The more we learn about non-human animals, the more we try to find things we have in common. Are they controlled by instincts or do they consciously make decisions? Do they feel emotions? Do they have hobbies, jobs, or even passions? Humans are learning more and more about the complexity of some animal’s communication and expression. One that hits home for me is that scientists are discovering some animals know how to dance. That’s right, dance. It doesn’t mean that these animals move rhythmically, but actually match their movements to music.

For instance, a Sulfur-Crested Cockatoo named“Snowball” shocked the world in a YouTube video where he danced to the Backstreet Boys song, “Everybody.”

The scientists couldn’t help but wonder, did he mimic a trainer? Is he just moving rhythmically? Or does he actually feel the music, which causes him to want to express himself with movements matching the flow of the music? Scientists decided to put Snowball in a room where humans sat motionless in the corner and proceeded to play 11 different versions of, “Everybody”, all at different tempos. Apparently, Snowball was “off-beat” 75% of the time, but the point is, he was “on-beat” 25% of the time. Which in their words means, “Snowball was finding the beats on his own. He was no Michael Jackson. He was more like Elaine from Seinfeld (terrible), but what he was doing was good enough to be called Dance.” Does this mean he is expressing himself through dance by picking up on the beat and matching it? Does snowball “feel” or “enjoy” the freedom, fulfillment, or passion that I feel when I dance, or is he just matching movements to music? After looking deeper into this study, scientists found that there are fourteen species of parrots and both Asian and African elephants that also simultaneously moved to a beat. Although the scientists still have many questions about this uncharted territory, they are pondering and asking creative, yet bold questions.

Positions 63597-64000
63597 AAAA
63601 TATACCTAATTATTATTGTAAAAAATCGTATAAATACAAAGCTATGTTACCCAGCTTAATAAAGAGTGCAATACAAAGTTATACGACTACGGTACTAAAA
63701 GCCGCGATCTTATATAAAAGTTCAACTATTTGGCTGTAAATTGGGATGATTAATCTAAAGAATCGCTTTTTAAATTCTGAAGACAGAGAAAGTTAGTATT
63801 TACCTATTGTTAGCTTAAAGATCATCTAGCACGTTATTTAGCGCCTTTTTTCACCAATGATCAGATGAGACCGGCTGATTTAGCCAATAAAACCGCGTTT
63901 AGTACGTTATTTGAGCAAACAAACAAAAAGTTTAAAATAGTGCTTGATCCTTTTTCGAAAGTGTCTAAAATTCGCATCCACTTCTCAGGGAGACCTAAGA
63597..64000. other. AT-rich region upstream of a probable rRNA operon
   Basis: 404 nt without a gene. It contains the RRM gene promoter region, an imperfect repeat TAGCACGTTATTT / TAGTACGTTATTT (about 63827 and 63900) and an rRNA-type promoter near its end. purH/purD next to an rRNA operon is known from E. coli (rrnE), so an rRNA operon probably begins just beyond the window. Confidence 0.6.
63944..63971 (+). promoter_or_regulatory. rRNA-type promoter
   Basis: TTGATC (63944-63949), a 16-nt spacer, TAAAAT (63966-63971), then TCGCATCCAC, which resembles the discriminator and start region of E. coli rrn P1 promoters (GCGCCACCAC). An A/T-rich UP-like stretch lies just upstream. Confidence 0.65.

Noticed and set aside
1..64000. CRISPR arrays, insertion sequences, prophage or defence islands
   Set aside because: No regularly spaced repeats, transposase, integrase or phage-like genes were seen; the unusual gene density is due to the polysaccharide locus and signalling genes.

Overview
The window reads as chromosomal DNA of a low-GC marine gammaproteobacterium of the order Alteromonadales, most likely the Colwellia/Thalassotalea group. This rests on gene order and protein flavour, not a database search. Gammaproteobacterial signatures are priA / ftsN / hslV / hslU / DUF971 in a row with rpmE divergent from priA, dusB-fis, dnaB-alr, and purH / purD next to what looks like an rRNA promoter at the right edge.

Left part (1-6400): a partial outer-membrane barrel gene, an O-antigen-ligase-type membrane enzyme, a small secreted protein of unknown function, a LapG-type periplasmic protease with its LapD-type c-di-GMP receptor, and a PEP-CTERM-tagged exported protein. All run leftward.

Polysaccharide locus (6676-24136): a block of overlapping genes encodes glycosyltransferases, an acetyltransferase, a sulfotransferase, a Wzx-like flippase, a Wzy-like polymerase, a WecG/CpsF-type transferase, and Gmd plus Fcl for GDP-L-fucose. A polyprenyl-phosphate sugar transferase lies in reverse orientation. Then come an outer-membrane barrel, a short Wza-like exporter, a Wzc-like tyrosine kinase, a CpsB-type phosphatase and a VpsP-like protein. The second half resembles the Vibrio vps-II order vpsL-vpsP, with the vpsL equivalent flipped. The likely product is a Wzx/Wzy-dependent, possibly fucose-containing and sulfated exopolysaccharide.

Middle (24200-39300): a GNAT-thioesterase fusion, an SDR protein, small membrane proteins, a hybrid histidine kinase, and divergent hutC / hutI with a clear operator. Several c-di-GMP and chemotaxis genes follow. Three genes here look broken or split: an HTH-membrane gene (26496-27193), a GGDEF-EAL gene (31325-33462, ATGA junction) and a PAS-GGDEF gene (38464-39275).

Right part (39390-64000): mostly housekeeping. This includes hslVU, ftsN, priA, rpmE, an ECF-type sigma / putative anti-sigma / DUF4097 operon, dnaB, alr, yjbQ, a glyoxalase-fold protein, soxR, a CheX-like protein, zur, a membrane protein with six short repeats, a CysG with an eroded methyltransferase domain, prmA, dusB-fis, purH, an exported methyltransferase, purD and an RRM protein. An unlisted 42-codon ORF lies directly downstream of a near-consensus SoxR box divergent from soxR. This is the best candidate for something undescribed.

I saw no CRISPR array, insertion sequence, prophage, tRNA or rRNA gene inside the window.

This is a breakthrough! There is more to animals than we can understand. While most people are not yet comfortable with comparing non-human animals to human animals, that doesn’t mean we should completely discredit animals and their abilities. Wouldn’t you prefer a world where we acknowledge and celebrate animals for expressing their own emotions, passions, and hobbies? I know that trying to empathize with animals makes me a more compassionate human, and as a result, I practice to improve my own actions in order to make their lives better both in captivity and in the wild.

– Steph

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